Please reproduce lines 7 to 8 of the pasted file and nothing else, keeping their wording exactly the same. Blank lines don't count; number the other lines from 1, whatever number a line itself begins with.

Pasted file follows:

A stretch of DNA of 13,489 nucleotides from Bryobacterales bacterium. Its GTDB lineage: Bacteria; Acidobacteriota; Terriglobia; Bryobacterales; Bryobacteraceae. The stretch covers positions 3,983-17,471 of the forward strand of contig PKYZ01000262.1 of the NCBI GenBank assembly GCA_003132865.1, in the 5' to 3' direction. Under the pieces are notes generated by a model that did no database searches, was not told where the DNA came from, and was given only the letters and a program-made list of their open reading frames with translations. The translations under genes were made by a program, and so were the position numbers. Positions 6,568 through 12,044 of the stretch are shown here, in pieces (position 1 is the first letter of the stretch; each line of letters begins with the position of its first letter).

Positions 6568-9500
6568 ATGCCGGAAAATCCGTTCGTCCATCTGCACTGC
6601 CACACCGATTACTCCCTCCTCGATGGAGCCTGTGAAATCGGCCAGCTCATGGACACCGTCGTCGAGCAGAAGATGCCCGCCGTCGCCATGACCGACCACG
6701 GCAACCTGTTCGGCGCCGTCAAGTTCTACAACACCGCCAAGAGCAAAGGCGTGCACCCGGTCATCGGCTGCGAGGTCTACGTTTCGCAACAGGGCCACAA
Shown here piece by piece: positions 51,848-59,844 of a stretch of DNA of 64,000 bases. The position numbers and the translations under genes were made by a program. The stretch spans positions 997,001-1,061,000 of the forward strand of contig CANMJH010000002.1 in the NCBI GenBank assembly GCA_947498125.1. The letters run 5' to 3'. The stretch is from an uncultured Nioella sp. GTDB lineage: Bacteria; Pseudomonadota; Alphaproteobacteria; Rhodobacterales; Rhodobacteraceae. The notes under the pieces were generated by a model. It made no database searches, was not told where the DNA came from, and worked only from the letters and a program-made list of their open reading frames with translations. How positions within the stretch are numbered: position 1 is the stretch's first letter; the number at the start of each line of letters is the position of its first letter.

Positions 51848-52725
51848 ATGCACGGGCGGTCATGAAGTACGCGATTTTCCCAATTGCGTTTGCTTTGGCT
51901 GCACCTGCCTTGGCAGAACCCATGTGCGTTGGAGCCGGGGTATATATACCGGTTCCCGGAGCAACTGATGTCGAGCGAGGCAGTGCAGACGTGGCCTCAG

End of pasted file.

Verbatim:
Positions 51848-52725
51848 ATGCACGGGCGGTCATGAAGTACGCGATTTTCCCAATTGCGTTTGCTTTGGCT